City of Stevens Point v. Katrina L. Shurpit, Appeal No. 2013AP538, 9/26/13; (1-judge; ineligible for publication); case activity
Shurpit challenged the investigative stop that led to her convictions for operating a vehicle with a prohibited alcohol content and while under the influence of an intoxicant. A hit-and-run had a occurred in the vicinity a few minutes before her stop. The dispatcher told the arresting officer that the car involved was gray or green. The computer in the arresting officer’s squad car indicated the vehicle involved was an SUV. Shurpit’s car was silver or gray, but not an SUV. The arresting officer testified that she never looked at the computer before the stop. So Shurpit asserted the collective knowledge doctrine to disprove that the arresting officer had reasonable suspicion for the stop. The court of appeals rejected her argument:
¶11 . . . “Under the collective knowledge doctrine, there are situations in which the information in the hands of an entire police department may be imputed to officers on the scene to help establish reasonable suspicion or probable cause.” State v. Orta, 2000 WI 4, ¶20, 231 Wis. 2d 782, 604 N.W.2d 543.
¶12 Other than a passing reference to United States v. Hensley, 469 U.S. 221 (1985), involving a police flier, Shurpit does not cite any case law applying the collective knowledge doctrine. She acknowledges that the doctrine is typically used to uphold a determination of reasonable suspicion. She asserts that the doctrine should also be applied when it undercuts reasonable suspicion because, otherwise, “police departments might be encouraged to omit important descriptive details in communicating with their officers, so as to cast as wide a net as possible for potential suspects.” This limited policy argument is not logical, at least not as applied here, because the police plainly had an interest in quickly locating the correct suspect. In other words, there is no reason to think that the dispatcher would have had any incentive to deliberately omit the SUV information, or that the officer would have had any incentive to deliberately ignore it. Absent additional, more developed argument on the topic, I decline to apply the collective knowledge doctrine.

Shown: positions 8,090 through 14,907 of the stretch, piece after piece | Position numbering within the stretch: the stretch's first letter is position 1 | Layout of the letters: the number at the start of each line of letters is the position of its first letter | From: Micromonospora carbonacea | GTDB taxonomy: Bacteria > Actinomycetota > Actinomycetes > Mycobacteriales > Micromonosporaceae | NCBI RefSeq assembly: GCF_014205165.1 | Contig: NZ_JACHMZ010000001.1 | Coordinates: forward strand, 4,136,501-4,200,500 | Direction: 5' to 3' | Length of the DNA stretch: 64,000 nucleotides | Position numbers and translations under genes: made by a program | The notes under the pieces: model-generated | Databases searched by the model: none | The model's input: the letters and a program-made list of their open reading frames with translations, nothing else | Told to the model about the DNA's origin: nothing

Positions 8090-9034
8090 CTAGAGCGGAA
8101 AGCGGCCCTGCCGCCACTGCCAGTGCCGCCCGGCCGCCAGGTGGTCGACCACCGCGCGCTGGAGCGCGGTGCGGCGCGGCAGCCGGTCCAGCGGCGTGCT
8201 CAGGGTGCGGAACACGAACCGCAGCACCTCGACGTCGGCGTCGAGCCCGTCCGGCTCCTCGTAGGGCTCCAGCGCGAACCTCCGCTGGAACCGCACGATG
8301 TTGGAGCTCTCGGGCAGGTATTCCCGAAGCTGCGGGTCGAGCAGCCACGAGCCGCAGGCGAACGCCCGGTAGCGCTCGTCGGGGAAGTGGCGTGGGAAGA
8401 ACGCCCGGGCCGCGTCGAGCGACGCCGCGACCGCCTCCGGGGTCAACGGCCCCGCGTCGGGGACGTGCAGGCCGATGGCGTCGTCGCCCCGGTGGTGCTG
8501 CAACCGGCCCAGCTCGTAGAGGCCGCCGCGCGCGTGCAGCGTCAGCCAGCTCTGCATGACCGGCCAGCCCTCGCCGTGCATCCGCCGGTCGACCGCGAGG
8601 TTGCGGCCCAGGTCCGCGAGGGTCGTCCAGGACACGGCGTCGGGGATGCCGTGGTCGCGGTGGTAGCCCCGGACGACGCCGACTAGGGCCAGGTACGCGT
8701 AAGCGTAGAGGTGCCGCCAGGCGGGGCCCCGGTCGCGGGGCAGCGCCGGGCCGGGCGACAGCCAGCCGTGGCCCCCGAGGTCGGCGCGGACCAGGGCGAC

For earlier posts on the collective knowledge doctrine, click here. Note, none involve the defense using the doctrine to undercut reasonable suspicion. That seems to be a novel twist worth further research.
After dispensing with the collective knowledge doctrine, the court of appeals held that the following facts, which were known to the officer, created reasonable suspicion that Shurpit was involved in the hit-and-run:
¶14 . . . Shurpit’s vehicle matched the color description that dispatch had provided to the officer, her vehicle had damage to the rear bumper, the officer encountered her vehicle in the same general area as the hit-and-run vehicle, the encounter occurred within about five minutes of the hit-and-run vehicle’s last sighting, and there were virtually no other vehicles in the area.
Heads we win, tails you lose.